U.S. Prosecutors to Proceed with Sam Bankman-Fried’s Trial on Original 8 Charges — Temporarily
The criminal trial of Sam Bankman-Fried, co-founder of FTX, will proceed with the eight charges initially brought against him by U.S. prosecutors, at least for the time being.
In a court filing on June 14, the U.S. Department of Justice (DoJ) informed district judge Lewis Kaplan that they intend to proceed with the trial based on the original indictment from December 2022, which contained the eight charges against Bankman-Fried.
The decision comes in response to a motion filed by Bankman-Fried in the Bahamas, where he argued that many of the 13 charges he faced were not part of the original indictment that formed the basis for his extradition. Recognizing that the resolution of this motion could take a considerable amount of time, the prosecutors stated their readiness to proceed with the trial as scheduled, focusing on the charges in the original indictment.
The Supreme Court of the Bahamas, on June 14, ruled that Bankman-Fried should be given the opportunity to formally challenge the new charges before the country can agree to them.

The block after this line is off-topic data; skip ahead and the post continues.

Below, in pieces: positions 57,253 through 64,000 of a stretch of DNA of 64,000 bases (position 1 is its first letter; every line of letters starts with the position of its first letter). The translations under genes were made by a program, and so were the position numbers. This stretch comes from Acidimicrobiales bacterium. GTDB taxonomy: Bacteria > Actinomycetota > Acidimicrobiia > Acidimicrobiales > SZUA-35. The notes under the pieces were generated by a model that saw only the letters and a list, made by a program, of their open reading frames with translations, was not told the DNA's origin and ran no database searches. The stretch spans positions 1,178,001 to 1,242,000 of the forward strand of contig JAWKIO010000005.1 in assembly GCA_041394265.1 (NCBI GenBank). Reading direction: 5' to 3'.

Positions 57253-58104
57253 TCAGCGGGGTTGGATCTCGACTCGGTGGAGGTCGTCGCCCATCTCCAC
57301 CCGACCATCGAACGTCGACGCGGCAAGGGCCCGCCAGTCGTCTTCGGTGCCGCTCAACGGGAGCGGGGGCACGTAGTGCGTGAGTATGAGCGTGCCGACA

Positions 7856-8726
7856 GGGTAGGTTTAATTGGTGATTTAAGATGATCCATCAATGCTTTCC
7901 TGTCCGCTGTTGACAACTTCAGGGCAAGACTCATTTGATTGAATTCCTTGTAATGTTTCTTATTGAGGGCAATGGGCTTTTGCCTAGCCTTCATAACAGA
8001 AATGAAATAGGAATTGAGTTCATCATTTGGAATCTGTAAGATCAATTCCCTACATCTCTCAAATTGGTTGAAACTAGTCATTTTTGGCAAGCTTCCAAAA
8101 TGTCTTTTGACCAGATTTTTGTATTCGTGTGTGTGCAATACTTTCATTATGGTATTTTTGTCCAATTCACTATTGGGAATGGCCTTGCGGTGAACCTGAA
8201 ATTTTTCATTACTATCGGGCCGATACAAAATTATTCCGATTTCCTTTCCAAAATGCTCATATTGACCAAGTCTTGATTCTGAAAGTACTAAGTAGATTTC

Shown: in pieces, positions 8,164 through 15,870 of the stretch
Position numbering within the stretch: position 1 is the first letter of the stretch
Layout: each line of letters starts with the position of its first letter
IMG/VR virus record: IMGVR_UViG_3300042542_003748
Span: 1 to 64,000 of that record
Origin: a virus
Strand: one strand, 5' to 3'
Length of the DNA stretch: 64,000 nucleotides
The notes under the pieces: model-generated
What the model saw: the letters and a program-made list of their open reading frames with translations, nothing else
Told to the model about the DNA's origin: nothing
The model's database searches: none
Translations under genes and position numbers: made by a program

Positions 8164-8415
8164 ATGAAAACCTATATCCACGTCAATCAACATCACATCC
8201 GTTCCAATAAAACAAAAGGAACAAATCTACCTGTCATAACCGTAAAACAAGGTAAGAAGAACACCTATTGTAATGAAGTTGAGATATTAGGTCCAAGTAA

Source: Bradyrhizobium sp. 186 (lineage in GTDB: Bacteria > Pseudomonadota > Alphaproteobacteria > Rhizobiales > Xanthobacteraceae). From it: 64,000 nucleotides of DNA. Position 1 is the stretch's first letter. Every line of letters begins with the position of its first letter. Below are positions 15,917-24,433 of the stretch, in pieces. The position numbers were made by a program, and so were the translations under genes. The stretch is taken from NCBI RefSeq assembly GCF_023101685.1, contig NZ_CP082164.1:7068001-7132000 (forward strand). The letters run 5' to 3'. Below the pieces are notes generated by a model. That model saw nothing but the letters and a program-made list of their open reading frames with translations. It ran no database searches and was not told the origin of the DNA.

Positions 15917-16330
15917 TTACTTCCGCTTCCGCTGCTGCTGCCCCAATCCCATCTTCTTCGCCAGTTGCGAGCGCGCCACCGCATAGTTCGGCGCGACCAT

After Bankman-Fried’s extradition, the DoJ unveiled four additional charges in February related to fraud and fraud conspiracy, along with another charge in March accusing him of bribing Chinese officials.
Bankman-Fried, who founded FTX and served as its former CEO, was initially charged in December 2022 in connection with the management of the failed exchange. FTX experienced a liquidity crisis in November 2022, leading to its subsequent bankruptcy.
The exchange reportedly owes creditors more than $3 billion. Prosecutors allege that Bankman-Fried commingled customer funds and provided misleading information about FTX’s risk management practices, resulting in losses for investors and customers.
Caroline Ellison, former CEO of sister company Alameda Research, and FTX co-founder Gary Wang have both pleaded guilty to fraud charges in relation to the collapse of the exchange. However, Bankman-Fried has asserted that management errors, rather than fraud, were responsible for the exchange’s downfall.